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Classical mechanics question (pendulum)

  1. Nov 8, 2017 #1
    1. The problem statement, all variables and given/known data
    131333.png

    2. Relevant equations


    3. The attempt at a solution
    I have done part a, I have no idea on part b, here is my attempt,
    phy.png
     
  2. jcsd
  3. Nov 8, 2017 #2

    kuruman

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    This is all very confusing. What is ##\phi##? The radical in the first line of your development should be ##\sqrt{\sin^2(\theta_0/2)-\sin^2(\theta/2)}##. Also, the rest of the stuff in the integrand doesn't look right either. Please show your steps in more detail.
     
  4. Nov 8, 2017 #3
    Ummm phi is theta o ....and I changed the integral in part a to the integral in the attempt by substituting x = sin(theta/2) / sin ( theta o)
    Then dx = cos (theta/2) / 2sin(theta o) d(theta)
     
  5. Nov 8, 2017 #4

    TSny

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    I think you're OK so far (after realizing that ##\phi = \theta_0##). In the expression ##\frac{dx}{\cos \left(\theta / 2 \right)}##, express ##\cos \left(\theta / 2 \right)## in terms of ##x##.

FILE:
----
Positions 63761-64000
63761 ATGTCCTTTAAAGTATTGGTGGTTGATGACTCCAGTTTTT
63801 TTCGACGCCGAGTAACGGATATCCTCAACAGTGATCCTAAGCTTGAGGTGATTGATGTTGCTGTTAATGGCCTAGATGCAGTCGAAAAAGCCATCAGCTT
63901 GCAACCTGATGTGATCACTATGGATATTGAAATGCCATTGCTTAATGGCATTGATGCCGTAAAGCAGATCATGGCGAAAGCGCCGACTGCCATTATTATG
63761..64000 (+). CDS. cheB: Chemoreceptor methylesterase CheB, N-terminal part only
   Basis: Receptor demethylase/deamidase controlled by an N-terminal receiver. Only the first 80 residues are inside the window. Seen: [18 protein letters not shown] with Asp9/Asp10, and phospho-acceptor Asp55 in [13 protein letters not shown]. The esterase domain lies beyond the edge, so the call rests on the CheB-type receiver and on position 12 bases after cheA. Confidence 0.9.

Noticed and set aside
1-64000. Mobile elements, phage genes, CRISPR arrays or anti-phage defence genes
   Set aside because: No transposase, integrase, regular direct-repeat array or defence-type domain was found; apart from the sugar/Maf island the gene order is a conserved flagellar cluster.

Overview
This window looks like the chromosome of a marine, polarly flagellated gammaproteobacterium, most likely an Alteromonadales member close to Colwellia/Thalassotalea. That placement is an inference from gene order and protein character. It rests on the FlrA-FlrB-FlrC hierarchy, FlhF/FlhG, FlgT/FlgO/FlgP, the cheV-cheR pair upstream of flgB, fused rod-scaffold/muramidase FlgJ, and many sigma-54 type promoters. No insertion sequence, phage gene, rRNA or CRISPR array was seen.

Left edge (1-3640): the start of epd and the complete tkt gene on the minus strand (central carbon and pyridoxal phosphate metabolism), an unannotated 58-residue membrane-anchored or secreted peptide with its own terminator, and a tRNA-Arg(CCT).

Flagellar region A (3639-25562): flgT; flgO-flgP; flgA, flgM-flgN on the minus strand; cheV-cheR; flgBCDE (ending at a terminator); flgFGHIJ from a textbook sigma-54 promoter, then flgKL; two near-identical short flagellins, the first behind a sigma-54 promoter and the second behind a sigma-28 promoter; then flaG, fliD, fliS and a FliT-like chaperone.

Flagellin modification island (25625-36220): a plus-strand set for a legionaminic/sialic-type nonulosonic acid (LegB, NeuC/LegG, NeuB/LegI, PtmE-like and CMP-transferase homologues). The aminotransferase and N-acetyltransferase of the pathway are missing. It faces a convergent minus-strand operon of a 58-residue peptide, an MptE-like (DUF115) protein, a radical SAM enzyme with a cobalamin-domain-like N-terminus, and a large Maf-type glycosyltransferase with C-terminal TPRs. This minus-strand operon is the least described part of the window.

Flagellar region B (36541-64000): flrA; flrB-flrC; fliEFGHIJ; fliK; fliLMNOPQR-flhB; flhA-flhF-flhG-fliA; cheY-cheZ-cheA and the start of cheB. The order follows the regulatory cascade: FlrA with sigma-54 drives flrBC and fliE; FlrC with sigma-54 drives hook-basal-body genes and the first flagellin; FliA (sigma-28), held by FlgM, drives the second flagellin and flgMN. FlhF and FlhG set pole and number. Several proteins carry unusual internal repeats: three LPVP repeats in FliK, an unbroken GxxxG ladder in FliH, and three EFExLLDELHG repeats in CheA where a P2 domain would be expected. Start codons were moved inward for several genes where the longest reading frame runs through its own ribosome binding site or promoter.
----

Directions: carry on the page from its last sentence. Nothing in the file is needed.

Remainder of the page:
6. Nov 8, 2017 #5
    (I am using a as theta and b as theta o because I can't type them)
    dx/cos(a/2) = dx / √(1-sin^2(x)sin^2(b))
    So its approximation is
    dx / {1-sin^2(x)sin^2(b)/2} ?
     
  7. Nov 8, 2017 #6

    TSny

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    EDIT: Did you mean to have (b/2) as the argument in sin2(b)?

    You can continue to simplify this using the fact that b is small.

    You can enter Greek letters by using the tool bar. Click on Σ.
    upload_2017-11-8_21-3-19.png

    There are also buttons on the tool bar for superscript and subscript.
     
  8. Nov 9, 2017 #7

    TSny

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    Another approach is to use the small angle approximation directly on ##\frac{1}{\cos \left( \theta /2 \right)}## rather than first expressing ##\cos \left(\theta /2 \right)## in terms of ##\sin \left(\theta /2 \right)##. But your method will work also with about the same amount of effort.
     
  9. Nov 9, 2017 #8
    12.png
    Still ∅ is θ0
     
  10. Nov 9, 2017 #9

    vela

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    When you used the trig identity to rewrite the integrand in terms of sine, what happened to the factor of 2 multiplying ##\sin^2##?
     
  11. Nov 9, 2017 #10

    TSny

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    In post #8, should ##\phi## stand for ##\theta_0## or ##\theta_0 / 2##?
     
  12. Nov 9, 2017 #11
    Theta o only
     
  13. Nov 9, 2017 #12
    Ahhh I understand it should be θ0 / 2
     
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